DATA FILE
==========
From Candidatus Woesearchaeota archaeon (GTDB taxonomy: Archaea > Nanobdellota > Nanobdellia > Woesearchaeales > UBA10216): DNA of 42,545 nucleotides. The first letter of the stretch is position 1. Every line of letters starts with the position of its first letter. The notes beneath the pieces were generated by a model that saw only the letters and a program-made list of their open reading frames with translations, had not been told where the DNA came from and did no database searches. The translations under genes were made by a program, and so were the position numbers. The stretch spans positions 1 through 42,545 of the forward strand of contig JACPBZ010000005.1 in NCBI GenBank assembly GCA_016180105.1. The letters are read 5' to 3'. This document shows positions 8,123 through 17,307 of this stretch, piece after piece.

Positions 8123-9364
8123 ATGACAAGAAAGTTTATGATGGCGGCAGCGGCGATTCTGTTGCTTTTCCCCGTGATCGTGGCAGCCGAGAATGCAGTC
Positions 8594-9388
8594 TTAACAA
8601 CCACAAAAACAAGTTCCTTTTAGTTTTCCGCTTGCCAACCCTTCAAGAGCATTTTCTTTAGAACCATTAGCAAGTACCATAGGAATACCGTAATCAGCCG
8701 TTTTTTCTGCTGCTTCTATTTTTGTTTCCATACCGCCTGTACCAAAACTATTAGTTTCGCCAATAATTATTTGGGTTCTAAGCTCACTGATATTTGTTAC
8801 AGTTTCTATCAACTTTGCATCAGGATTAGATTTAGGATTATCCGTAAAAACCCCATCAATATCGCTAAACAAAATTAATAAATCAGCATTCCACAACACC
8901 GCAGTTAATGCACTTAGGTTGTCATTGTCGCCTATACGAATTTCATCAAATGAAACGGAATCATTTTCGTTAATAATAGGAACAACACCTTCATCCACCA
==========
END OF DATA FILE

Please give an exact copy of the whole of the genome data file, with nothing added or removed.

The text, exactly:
From Candidatus Woesearchaeota archaeon (GTDB taxonomy: Archaea > Nanobdellota > Nanobdellia > Woesearchaeales > UBA10216): DNA of 42,545 nucleotides. The first letter of the stretch is position 1. Every line of letters starts with the position of its first letter. The notes beneath the pieces were generated by a model that saw only the letters and a program-made list of their open reading frames with translations, had not been told where the DNA came from and did no database searches. The translations under genes were made by a program, and so were the position numbers. The stretch spans positions 1 through 42,545 of the forward strand of contig JACPBZ010000005.1 in NCBI GenBank assembly GCA_016180105.1. The letters are read 5' to 3'. This document shows positions 8,123 through 17,307 of this stretch, piece after piece.

Positions 8123-9364
8123 ATGACAAGAAAGTTTATGATGGCGGCAGCGGCGATTCTGTTGCTTTTCCCCGTGATCGTGGCAGCCGAGAATGCAGTC
Positions 8594-9388
8594 TTAACAA
8601 CCACAAAAACAAGTTCCTTTTAGTTTTCCGCTTGCCAACCCTTCAAGAGCATTTTCTTTAGAACCATTAGCAAGTACCATAGGAATACCGTAATCAGCCG
8701 TTTTTTCTGCTGCTTCTATTTTTGTTTCCATACCGCCTGTACCAAAACTATTAGTTTCGCCAATAATTATTTGGGTTCTAAGCTCACTGATATTTGTTAC
8801 AGTTTCTATCAACTTTGCATCAGGATTAGATTTAGGATTATCCGTAAAAACCCCATCAATATCGCTAAACAAAATTAATAAATCAGCATTCCACAACACC
8901 GCAGTTAATGCACTTAGGTTGTCATTGTCGCCTATACGAATTTCATCAAATGAAACGGAATCATTTTCGTTAATAATAGGAACAACACCTTCATCCACCA